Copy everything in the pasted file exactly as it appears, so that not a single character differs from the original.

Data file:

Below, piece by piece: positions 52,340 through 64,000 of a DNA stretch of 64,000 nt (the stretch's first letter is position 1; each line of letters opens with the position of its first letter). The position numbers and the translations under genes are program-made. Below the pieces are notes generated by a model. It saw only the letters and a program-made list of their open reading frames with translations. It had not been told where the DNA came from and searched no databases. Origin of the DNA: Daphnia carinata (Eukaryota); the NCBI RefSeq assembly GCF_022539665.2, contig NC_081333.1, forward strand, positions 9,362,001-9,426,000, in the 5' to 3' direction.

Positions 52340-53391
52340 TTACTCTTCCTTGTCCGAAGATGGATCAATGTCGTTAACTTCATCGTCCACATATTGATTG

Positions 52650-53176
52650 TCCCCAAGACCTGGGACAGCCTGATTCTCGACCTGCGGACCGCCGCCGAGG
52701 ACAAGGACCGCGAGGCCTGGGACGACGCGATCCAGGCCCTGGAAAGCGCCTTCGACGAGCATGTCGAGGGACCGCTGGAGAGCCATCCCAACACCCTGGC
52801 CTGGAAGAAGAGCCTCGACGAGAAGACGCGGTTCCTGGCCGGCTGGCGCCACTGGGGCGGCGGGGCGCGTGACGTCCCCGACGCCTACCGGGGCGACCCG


Below, piece by piece: positions 52,340 through 64,000 of a DNA stretch of 64,000 nt (the stretch's first letter is position 1; each line of letters opens with the position of its first letter). The position numbers and the translations under genes are program-made. Below the pieces are notes generated by a model. It saw only the letters and a program-made list of their open reading frames with translations. It had not been told where the DNA came from and searched no databases. Origin of the DNA: Daphnia carinata (Eukaryota); the NCBI RefSeq assembly GCF_022539665.2, contig NC_081333.1, forward strand, positions 9,362,001-9,426,000, in the 5' to 3' direction.

Positions 52340-53391
52340 TTACTCTTCCTTGTCCGAAGATGGATCAATGTCGTTAACTTCATCGTCCACATATTGATTG

Positions 52650-53176
52650 TCCCCAAGACCTGGGACAGCCTGATTCTCGACCTGCGGACCGCCGCCGAGG
52701 ACAAGGACCGCGAGGCCTGGGACGACGCGATCCAGGCCCTGGAAAGCGCCTTCGACGAGCATGTCGAGGGACCGCTGGAGAGCCATCCCAACACCCTGGC
52801 CTGGAAGAAGAGCCTCGACGAGAAGACGCGGTTCCTGGCCGGCTGGCGCCACTGGGGCGGCGGGGCGCGTGACGTCCCCGACGCCTACCGGGGCGACCCG